A company website can be a boring website.
With bland language, stock photography, and a lack of originality, most company websites will put you to sleep. The funny thing is, most of the companies I work with are in no way boring. They are cool, passionate about what the do, dedicated to their professions, and focused on their customers. Inventive and funny, they are the opposite of boring.
So how does this happen? Why do interesting companies have boring websites?
I think that it has everything to do with customer acquisition.
We’re told from the moment that we hit puberty, that we only have one chance to make a first impression. We have that one shot to impress someone, give them the idea that were not a complete loser, and that we’ve got lots of potential.
As teenagers, there’s not really a lot riding on that first impression (of course, it doesn’t feel that way at the time) but in business, there can be a lot more at stake. Because of the high stakes and obsession with first impressions, we make decisions about our messaging without really thinking about what will engage people. We control the message before we even know what we want to say. Focusing instead on not excluding people, over-promising, or providing specifics, we put together language that actually says nothing. On top of that, we take a very conservative approach so that we make sure that we are projecting professionalism, seriousness, and subject matter expertise.
Basically, we think that to make a good first impression, we need to remove all personality.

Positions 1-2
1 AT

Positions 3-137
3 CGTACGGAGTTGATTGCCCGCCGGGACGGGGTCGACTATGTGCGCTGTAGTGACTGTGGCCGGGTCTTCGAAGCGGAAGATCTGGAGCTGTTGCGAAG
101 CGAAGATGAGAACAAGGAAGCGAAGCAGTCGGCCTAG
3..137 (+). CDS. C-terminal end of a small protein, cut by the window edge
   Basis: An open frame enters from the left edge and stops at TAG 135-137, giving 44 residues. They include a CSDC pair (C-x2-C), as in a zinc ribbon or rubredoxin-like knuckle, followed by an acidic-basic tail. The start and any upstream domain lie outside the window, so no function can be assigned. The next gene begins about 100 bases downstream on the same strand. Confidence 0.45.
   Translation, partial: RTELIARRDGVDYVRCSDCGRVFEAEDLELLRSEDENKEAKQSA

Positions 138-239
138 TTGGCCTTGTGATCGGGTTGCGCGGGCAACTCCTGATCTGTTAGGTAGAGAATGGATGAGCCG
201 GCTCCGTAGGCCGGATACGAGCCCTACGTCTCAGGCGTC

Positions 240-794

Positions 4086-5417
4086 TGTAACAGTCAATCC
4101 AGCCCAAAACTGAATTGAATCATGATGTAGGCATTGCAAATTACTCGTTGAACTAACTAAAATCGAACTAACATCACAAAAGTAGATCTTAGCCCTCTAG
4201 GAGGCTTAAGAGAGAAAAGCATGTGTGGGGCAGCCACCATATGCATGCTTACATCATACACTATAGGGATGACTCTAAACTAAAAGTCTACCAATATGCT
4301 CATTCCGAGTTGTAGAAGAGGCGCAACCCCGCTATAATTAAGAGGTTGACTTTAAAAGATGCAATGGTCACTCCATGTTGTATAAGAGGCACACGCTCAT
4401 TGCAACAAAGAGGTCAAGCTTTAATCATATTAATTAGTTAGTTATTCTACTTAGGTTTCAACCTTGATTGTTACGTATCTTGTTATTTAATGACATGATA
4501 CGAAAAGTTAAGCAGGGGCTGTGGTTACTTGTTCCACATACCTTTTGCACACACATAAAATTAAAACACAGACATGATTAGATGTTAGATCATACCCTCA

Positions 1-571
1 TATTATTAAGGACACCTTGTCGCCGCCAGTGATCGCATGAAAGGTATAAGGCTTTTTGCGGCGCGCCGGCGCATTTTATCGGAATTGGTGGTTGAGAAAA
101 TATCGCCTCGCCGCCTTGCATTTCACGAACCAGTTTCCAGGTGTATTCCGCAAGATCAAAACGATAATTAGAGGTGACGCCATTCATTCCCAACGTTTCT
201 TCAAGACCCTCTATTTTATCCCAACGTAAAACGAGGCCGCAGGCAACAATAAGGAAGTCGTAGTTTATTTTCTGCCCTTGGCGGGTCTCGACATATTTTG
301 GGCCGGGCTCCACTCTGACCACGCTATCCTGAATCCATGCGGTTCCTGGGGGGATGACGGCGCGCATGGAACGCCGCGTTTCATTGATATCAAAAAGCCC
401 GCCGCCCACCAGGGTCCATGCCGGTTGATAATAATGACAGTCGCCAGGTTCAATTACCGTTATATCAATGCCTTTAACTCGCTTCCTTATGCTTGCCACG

In the end, we’re doing more harm than good.
You are in a meeting and the presenter is going on and on about the coffee that the company buys for the snack areas. His voice is monotone, he stands in one place, his slideshow is just text, and he talks about the different vendors that he spoke to, the coffee packages available, and how–
Honestly, I’m getting bored just writing this…
That’s your website when you take out the personality.
Somewhere along the way, we got this idea that personality isn’t professional. Although we ask salespeople and other certain professionals to have one, as a general rule, someone who is funny, has a unique sense of style, and presents a different approach, we think this is unprofessional.
It doesn’t actually make sense. At the end of the day, we want customers to find something about us that’s different from our competitors to choose us. Whether its value, price, or customer service, we want people to discover what is different about our company in order for them to choose us.
Where are they to discover this?
The logical answer, of course, is online.
So how can we make that without personality? Without being unique? Without engaging the user?
There’s a group of people who have figured out this out: start-ups. Most start-ups have interesting, engaging, and sometimes fun websites. Bold, beautiful, and stylish, they are out to connect with the user. Mostly, at the end of the day, that’s all they have: a website. The are still working on the product and personality is the only way to connect with a reader and offer a glimpse of things to come.
Using photos of the staff, engaging bios, fun language, clever typography, and bold design, they convey the soul of who they are and what they are going to do. They sell you on who they will become.
Are you selling people on who you are now?
Look at your website. What does it say? Are there pictures of your staff, bios about who you are, insights into your culture? If your company is big into philanthropy, is that front and center on your website? If you run together or play paintball together, is that there? What does the company do together? What does it believe in? Why does it do what it does?
Root these things out and capitalize on them. If you don’t have any fun things your company does together, I think a conversation with HR is in your future.
At the end of the day, your company has a pulse and you need to capture it on your website.
Or your customers won’t become customers. They’ll just be bored.